A personal reckoning, and the truth comes out of the closet

I crouched onto the damp grass and picked at the weeds sprouting around my dad’s headstone. I struggled for the words — and the courage — to tell him what I couldn’t in his living years. I had flown thousands of miles to Sacramento to visit my dead father and reveal the secret I have held close for most of my 57 years.

In life, my father wasn’t the type of man who had heart-to-heart talks with his children. And I’m not the type to confide his deepest-held emotions with family, not even with my closest siblings. I held my deepest torments tight inside me.

I stammered as I spoke to his grave. It took a half hour before I could utter a complete sentence as I continued pulling weeds and rearranging the flowers I brought him. “Daddy, I gotta tell you something. I wanted to tell you this for a long time.”

In a halting and hushed voice, in case the breeze carried my secret to eavesdropping ears, I broke the news to my father, dead 24 years:

“Dad, I’m gay.”

​___

I am the eighth of nine children, the bookish one who did well in grade school without trying. We were from a working-class, maybe even impoverished family. My dad milked cows at a corporate dairy on the other side of the Ko’olau Mountains from Diamond Head. Our house was among about a dozen in an enclave of mostly immigrant families adjacent to cow pastures. My mother worked at hotels in Waikiki.

I didn’t have many friends outside my dairy farm community. I liked spending time alone, sometimes building tree houses at the foot of the nearby mountain. I often roamed the pastures or hiked alone among the trees, or walked along a creek to scoop out guppies and crayfish.

There are certainly out gay people in my culture. But the visible ones are often jesters to be laughed at. The words I grew up with to describe gay people — “bakla” in Pilipino and “mahu” in Hawaiian — were synonymous to “faggot,” derisive terms that I would never want to be called.

In Asian culture, we have been taught not to shame the family. Being gay, I thought, would have brought embarrassment and ridicule.

I knew I was attracted to other guys when I hit puberty. I tried fooling myself and others into thinking I was attracted to the opposite sex.

I remember fretting about having to get naked with other boys at my school’s communal shower after P.E., worried that somehow I’d be found out. So I would get under the spray of water quickly and towel off as fast as I could. At gatherings, I tried to be the flirtatious life of the party. But whenever a girl showed the slightest interest, I would recoil.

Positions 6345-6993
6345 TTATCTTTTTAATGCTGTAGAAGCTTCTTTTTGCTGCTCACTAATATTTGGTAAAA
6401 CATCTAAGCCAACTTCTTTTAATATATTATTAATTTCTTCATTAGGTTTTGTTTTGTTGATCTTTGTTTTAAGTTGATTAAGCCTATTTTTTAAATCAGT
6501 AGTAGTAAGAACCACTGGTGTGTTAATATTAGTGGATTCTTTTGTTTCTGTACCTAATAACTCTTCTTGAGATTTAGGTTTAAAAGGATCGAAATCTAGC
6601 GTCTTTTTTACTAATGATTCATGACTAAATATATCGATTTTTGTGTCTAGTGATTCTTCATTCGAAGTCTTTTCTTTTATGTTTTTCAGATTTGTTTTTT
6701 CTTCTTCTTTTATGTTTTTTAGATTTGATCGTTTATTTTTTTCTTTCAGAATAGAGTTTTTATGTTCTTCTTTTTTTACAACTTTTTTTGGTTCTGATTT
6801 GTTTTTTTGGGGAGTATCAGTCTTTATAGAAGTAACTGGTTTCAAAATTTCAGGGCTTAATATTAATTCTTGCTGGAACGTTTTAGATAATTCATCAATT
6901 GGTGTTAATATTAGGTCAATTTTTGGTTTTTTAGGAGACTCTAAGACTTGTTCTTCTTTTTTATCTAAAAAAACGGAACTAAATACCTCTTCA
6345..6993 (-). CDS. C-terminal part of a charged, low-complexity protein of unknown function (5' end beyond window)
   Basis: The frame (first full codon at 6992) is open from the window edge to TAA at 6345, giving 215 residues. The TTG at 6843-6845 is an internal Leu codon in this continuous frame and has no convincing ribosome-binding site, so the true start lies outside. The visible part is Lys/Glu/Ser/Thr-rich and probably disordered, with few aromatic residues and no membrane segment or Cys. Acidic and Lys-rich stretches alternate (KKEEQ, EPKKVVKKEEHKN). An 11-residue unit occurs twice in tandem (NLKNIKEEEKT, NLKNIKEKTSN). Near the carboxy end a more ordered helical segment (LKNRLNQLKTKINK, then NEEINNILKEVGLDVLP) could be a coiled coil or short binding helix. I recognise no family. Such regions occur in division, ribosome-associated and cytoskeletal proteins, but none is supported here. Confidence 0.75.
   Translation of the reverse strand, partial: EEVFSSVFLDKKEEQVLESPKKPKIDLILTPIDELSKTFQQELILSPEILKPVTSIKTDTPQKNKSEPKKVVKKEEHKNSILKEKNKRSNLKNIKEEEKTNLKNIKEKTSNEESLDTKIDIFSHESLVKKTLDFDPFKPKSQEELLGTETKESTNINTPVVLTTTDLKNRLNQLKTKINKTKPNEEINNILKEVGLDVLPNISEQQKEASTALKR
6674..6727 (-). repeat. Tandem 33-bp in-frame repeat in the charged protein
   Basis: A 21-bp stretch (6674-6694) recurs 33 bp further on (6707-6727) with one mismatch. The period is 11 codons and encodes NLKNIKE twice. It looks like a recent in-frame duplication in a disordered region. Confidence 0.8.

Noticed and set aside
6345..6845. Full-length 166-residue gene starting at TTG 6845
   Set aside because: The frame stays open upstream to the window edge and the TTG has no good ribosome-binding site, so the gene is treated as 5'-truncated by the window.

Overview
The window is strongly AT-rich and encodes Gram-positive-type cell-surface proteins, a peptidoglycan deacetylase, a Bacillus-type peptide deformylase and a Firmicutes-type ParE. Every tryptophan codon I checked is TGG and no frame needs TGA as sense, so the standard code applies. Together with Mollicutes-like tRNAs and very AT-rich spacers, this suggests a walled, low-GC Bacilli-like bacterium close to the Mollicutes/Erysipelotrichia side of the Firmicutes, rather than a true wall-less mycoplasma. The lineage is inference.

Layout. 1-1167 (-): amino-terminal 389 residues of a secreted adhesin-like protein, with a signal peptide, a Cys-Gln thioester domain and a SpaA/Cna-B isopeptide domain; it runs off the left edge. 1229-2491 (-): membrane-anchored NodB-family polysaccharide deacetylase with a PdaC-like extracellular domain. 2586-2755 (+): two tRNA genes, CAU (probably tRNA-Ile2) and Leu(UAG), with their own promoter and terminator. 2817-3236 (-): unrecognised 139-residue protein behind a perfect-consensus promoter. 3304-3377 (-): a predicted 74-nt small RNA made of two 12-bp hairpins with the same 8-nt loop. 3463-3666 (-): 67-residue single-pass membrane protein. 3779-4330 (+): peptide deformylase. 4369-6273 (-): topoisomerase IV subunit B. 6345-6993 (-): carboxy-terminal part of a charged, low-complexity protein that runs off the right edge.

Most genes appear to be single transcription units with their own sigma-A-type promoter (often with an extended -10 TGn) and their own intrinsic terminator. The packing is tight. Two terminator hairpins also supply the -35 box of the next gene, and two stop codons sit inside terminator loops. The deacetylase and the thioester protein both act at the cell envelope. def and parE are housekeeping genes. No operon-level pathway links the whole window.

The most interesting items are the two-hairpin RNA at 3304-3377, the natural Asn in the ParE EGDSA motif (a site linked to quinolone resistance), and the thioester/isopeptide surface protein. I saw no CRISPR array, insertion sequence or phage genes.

As a young adult, my resume was fragmented, leading some to wonder if I could hold a job. The truth was that I quit jobs I enjoyed because I was running from my sexuality. I once had a crush on another guy — a straight guy — and I quit when it became unbearable. I perpetuated my own big lie.

Coming out seemed so easy for other people, especially today’s young. I sometimes wondered how different things would have been had I came out sooner. Perhaps I would have planted roots in a community instead of jumping from job to job, hopscotching from one city to the next.

How orderly my life could have been.

___

As a journalist, my job is to report the truth. Yet I had been lying all these years, purposely hiding the truth to protect myself. It was an ethical lapse that tortured me.

My journey out of the closet has taken decades. I am still sharing my truth about my sexuality — something that, before my confession to my father, I had shared with only a handful of friends.

The first friend I told took me to a gay bar across the Potomac from Washington, to help ease my coming out. I was still full of shame and awkwardness. I kept myself from making eye contact with other men. While my friend was outside having a smoke, a hand slid across my back.

“Congratulations,” the stranger told me.

“Huh? For what,” I asked.

“For having the courage to come out,” he replied.

I felt violated. How dare my friend out me to a stranger! I had lost control over my secret, even if I knew my friend was trying to be helpful. We failed to realize then that coming out would be far more complicated and onerous.

Four years passed before I told another soul.

___

Holding in my secret was excruciating. It nearly took my life.

During one of my melancholy days, I took a drive through Glacier National Park in Montana to help lift my mood. I stared down sheer cliffs as my Subaru lurched up the cliff-hugging Going-to-the-Sun Road. I could feel my car drifting closer to the edge. I felt no inclination to steer back on course.

Regret filled my mind. I thought about how much simpler it would be if I started over in the afterlife.

A siren’s wail jarred me back into reality. An ambulance was speeding up the road. I would later learn that a hiker had fallen to his death. The piercing sound might have saved me from a similar fate.

After wandering the country that summer, I resolved to begin stepping out of the closet again.

One of my best friends and his wife were visiting New York City from Paris for the new year in 2018. It was time to tell Kevin, I told myself. But when the first chance came, I couldn’t go through with it.

The next day, I met a couple of buddies for drinks and dinner at a restaurant in Manhattan’s Koreatown. I hesitated to tell them, but thought I’d use the experience as practice for when I would tell Kevin.